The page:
Looking back I think that I was probably seen as being a bit cheeky, a bit daft and someone who was getting obsessed with Kung Fu, Karate and a new hobby, amateur theatre. The people that I was working with were more into looking after their families and for the younger lads; football, the potential for sex with anything that stood still long enough and was willing and getting pissed on a Saturday night out in town.

These years were really hard work with the weekly bonus of some free meat for my Mum as well as wages. The shop was on a main shopping thoroughfare in Derby and we were constantly busy, learning and practicing butchery skills, creating elaborate meat displays for the shop window, cleaning, cleaning, cleaning and killing mice. The cellars and age-old tunnels beneath the street were full of them and each morning as we arrived for work there would be at least a couple of brown mice dodging around the floor and surfaces in the prep room at the back of the shop. The braver of the mice set up a Saturday Night Fever dance routine in the empty shop window and scarpered as the manager’s key turned in the shop door of an early morning. Eventually the Health folk came in a laid poison traps everywhere to try to eliminate them.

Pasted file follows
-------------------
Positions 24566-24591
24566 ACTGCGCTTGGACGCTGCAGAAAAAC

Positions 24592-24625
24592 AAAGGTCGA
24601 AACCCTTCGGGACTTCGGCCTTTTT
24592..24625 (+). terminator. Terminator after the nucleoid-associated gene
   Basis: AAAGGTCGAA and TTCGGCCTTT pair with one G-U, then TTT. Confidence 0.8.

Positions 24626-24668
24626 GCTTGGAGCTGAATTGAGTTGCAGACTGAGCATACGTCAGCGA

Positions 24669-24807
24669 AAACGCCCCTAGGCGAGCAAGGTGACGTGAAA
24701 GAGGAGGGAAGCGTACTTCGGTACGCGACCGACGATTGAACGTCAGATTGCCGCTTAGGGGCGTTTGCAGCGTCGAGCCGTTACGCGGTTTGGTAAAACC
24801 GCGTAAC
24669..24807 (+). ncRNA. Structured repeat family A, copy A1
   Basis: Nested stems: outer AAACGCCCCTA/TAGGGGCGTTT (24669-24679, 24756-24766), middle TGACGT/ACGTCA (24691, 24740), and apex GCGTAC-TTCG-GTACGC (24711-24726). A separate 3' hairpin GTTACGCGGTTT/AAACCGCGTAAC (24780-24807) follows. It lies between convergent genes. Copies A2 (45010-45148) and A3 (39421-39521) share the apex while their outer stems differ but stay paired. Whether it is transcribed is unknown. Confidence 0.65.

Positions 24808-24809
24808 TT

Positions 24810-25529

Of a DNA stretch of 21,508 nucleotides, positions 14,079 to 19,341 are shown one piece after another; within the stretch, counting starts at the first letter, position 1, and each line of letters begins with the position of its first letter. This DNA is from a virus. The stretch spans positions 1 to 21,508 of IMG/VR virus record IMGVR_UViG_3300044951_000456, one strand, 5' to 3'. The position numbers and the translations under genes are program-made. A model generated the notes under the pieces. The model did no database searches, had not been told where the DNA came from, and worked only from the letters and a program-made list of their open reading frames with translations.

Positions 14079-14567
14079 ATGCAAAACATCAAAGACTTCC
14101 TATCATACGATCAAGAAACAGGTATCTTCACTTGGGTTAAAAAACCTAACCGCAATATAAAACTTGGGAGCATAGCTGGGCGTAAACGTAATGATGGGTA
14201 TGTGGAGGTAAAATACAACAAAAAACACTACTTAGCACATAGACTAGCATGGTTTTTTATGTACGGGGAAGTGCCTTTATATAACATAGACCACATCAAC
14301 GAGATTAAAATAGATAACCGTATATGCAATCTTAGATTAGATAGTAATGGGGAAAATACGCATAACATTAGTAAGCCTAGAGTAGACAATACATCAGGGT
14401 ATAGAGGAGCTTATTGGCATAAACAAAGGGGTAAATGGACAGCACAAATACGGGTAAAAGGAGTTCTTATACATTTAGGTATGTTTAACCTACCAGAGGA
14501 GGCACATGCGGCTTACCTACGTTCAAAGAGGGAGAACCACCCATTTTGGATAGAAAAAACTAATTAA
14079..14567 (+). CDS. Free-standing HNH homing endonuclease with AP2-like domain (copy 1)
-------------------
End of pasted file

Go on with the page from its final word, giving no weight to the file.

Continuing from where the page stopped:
The whole working week at Dewhurst’s was like a military operation. Monday began with the male staff working on the general shop window display creating attractive metal trays of meat offerings like pork chops each with a small amount of grease proof paper rolled into a ball and pushed into the body of the chop to plump it out. Each item was arranged in a pre-destined order in the window and plastic rods with pretend parsley would separate each tray with a strip of bright green. There would be trays of pork chops, lamb chops, chump chops, steaks, (but no fillet steak as this deemed too expensive to display), shin of beef, chuck steak, sausages, mince, stewing steak with beef kidney, pork loin, black and white puddings etc. Scrag end of lamb and oxtail would on there too and I recall neck of lamb being especially popular for Lancashire hotpot. In a side display there would be deeper bowls containing lambs and pigs liver and kidneys. The women staff would be given the task of arranging all the pre-sliced cooked meats such as ham, corned beef, cooked beef, polony and black puddings as well as a few English cheeses.